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Climate of the Past An interactive open-access journal of the European Geosciences Union
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Volume 10, issue 5
Clim. Past, 10, 1837–1842, 2014
https://doi.org/10.5194/cp-10-1837-2014
© Author(s) 2014. This work is distributed under
the Creative Commons Attribution 3.0 License.
Clim. Past, 10, 1837–1842, 2014
https://doi.org/10.5194/cp-10-1837-2014
© Author(s) 2014. This work is distributed under
the Creative Commons Attribution 3.0 License.

Technical note 16 Oct 2014

Technical note | 16 Oct 2014

Pliocene diatom and sponge spicule oxygen isotope ratios from the Bering Sea: isotopic offsets and future directions

A. M. Snelling1, G. E. A. Swann2, J. Pike3, and M. J. Leng1,2 A. M. Snelling et al.
  • 1NERC Isotope Geosciences Facilities, British Geological Survey, Keyworth, Nottingham NG12 5GG, UK
  • 2School of Geography University of Nottingham, University Park, Nottingham NG7 2RD, UK
  • 3School of Earth and Ocean Sciences, Cardiff University, Main Building, Park Place, Cardiff CF10 3AT, UK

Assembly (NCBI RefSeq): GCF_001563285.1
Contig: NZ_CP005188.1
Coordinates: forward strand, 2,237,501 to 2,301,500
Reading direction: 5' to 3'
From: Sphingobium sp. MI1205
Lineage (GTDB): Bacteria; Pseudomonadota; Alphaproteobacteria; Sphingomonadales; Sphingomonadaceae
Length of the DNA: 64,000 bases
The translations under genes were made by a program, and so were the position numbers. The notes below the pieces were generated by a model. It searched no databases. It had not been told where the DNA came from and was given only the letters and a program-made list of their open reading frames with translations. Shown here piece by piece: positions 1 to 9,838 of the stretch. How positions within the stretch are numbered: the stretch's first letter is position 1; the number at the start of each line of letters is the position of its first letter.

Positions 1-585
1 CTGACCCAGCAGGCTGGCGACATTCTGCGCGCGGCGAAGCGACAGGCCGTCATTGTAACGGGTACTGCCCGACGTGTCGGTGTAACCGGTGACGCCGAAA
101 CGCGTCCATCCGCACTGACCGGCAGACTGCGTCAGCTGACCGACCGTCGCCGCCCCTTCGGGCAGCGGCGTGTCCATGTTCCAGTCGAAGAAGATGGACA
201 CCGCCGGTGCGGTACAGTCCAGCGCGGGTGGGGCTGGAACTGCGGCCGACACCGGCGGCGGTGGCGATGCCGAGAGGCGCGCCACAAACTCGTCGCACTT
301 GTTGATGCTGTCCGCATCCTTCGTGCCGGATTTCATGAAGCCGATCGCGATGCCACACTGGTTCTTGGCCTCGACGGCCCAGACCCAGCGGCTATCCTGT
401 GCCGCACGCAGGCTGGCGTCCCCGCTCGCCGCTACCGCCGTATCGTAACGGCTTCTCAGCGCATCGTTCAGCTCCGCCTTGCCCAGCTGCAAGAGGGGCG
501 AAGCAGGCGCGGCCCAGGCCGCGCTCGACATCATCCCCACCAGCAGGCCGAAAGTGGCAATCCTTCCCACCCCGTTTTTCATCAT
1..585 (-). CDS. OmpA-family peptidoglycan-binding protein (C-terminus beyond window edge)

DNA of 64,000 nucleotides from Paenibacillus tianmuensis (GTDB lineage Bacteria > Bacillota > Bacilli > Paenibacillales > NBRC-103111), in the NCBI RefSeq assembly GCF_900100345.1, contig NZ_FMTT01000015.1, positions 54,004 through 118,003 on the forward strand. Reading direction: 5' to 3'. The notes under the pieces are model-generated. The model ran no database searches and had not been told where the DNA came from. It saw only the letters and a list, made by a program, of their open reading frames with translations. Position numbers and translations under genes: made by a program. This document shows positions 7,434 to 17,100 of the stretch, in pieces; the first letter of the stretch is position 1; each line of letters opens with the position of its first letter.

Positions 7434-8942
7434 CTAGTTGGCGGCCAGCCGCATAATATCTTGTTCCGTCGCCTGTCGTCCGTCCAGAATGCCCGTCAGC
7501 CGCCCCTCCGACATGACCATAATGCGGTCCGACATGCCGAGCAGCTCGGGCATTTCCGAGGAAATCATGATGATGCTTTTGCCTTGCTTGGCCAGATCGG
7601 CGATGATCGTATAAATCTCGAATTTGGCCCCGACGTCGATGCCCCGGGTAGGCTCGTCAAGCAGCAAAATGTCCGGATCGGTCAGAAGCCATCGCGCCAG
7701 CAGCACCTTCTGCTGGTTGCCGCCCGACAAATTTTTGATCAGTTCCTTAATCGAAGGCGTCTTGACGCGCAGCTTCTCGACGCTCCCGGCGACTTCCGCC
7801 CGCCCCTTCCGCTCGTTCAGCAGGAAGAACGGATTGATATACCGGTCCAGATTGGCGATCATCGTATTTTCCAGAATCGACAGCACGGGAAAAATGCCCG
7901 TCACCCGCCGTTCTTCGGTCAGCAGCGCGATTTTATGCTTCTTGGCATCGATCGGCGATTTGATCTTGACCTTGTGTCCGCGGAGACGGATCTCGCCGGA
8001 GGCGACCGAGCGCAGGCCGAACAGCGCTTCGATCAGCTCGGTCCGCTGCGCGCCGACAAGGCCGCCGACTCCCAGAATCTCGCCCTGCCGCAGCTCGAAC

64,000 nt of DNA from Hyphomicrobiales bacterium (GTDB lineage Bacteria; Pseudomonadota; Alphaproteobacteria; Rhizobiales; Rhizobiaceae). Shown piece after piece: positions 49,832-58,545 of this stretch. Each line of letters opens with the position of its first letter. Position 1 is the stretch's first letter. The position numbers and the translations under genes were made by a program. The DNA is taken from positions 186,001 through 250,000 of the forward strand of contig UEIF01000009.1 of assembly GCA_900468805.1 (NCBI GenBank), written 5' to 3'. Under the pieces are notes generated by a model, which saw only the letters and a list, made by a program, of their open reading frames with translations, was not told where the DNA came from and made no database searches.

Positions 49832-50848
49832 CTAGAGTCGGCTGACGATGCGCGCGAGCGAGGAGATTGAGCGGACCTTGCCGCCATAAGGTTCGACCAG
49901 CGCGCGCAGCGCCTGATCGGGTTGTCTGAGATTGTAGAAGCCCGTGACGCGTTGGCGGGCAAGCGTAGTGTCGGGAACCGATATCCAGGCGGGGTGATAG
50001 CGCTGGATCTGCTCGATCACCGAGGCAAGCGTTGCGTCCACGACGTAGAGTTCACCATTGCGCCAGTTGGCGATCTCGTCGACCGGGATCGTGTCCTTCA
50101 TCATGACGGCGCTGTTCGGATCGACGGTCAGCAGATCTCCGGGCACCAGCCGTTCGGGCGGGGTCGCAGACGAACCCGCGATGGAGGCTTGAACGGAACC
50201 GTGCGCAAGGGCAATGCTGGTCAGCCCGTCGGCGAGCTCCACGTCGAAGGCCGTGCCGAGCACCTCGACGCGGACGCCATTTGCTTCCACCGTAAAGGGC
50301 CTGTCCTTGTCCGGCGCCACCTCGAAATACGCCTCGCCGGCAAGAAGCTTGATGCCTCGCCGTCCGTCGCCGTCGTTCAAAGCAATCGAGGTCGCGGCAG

Abstract. Oxygen isotope analyses of different size fractions of Pliocene diatoms (δ18Odiatom) from the Bering Sea show no evidence of an isotope offset and support the use of bulk diatom species samples for palaeoceanographic reconstructions. Additional samples containing concentrations of sponge spicules produce δ18O values several per mille (‰) lower than δ18Odiatom with a calculated mean offset of 3.9‰ ± 1.5. This difference is significantly greater than modern-day variations in water δ18O through the regional water column. Despite the potential for oxygen isotope disequilibrium within δ18Osponge, there appears to be some similarity between δ18Osponge and a global stacked benthic δ18Oforam record. This highlights the potential for δ18Osponge in palaeoenvironmental research at sites where carbonates are not readily preserved.

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